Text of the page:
Frankly, we can't wait until Propane is discovered...

Creating Your Own Recipes - How Is It Done?

Site Map



How To Use This Site

Equipment You Will Need

DIY Corner

Materials You Will Need

Water Treatment

A Walk Through A Brew

A Few Recipes

Creating Your Own Recipes:

How Is It Done?

The Importance of Keeping Notes





A Walk Through Creating An Original Recipe

Danger - Quicksand!

Frequently Asked Questions

Links and Further Reading

What Is Sensible Mole?

Contact The Head Brewer


Don’t panic, it’s easy, and it’s great fun drinking a superb ale that you know no one else in the entire world has ever tasted...


It’s important to be aware that, as a beer drinker, you have already spent years doing the groundwork in the sense that you know what you like in, for example, a bitter. Unknowingly, you’re already an expert!


  There are three main things to consider when designing a recipe;


  • pick the right amounts and types of malt and adjuncts to use - these affect the strength of the beer, and to some extent the flavour, and the colour (but let’s not worry about the colour of the beer at this early stage - I mean, who cares what it looks like as long as it’s brilliantly clear and tastes great?) Read, by clicking on the links, everything you need to know at this stage about malt and adjuncts ...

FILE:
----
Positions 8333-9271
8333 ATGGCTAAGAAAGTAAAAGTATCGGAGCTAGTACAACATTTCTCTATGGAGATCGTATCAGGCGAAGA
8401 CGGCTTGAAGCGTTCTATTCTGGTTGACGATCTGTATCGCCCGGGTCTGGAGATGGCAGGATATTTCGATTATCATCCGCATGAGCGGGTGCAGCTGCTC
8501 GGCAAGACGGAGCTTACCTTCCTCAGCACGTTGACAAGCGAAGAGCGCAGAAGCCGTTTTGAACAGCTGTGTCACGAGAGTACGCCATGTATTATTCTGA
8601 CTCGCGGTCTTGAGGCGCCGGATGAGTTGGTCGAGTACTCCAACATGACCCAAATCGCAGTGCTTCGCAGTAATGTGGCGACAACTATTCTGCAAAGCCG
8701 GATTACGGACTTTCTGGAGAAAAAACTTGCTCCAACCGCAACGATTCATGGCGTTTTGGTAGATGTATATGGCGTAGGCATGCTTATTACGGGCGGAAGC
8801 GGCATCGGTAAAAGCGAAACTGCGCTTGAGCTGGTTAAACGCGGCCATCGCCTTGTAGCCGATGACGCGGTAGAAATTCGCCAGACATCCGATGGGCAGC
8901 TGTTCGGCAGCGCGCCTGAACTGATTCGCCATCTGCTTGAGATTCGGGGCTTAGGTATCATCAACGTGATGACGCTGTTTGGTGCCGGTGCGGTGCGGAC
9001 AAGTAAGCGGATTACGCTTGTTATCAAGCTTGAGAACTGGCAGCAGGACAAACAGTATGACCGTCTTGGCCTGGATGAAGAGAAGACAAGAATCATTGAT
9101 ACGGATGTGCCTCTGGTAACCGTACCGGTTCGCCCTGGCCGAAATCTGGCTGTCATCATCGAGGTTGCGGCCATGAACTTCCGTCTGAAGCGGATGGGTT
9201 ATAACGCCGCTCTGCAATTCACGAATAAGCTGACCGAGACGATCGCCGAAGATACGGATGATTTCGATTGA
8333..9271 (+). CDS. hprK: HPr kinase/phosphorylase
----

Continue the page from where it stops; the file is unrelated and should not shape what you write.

• pick an acceptable range and amounts of hops (beers with two or three or more different types of hop are almost always more complex and interesting than those using a single type). These affect the bitterness and flavour and aroma. Some brewers don’t give two hoots about whether their beer has an aroma, to other brewers it’s vitally important. There’s no right or wrong, it’s entirely up to you. Read everything you need to know at this stage about hops by clicking here...

  • pick an acceptable type of yeast to use. There are very many different types of bitter yeast you can use and they all claim to bring certain characteristics to the brew. Read everything you need to know at this stage about yeast by clicking here...

    woodcut of harvest time





This might surprise you but a wise investment at this stage would be an A4 pad and a folder or binder to put your pages in. On the next page we see how vital note taking will be to your future brewing success...

(Return to top of page)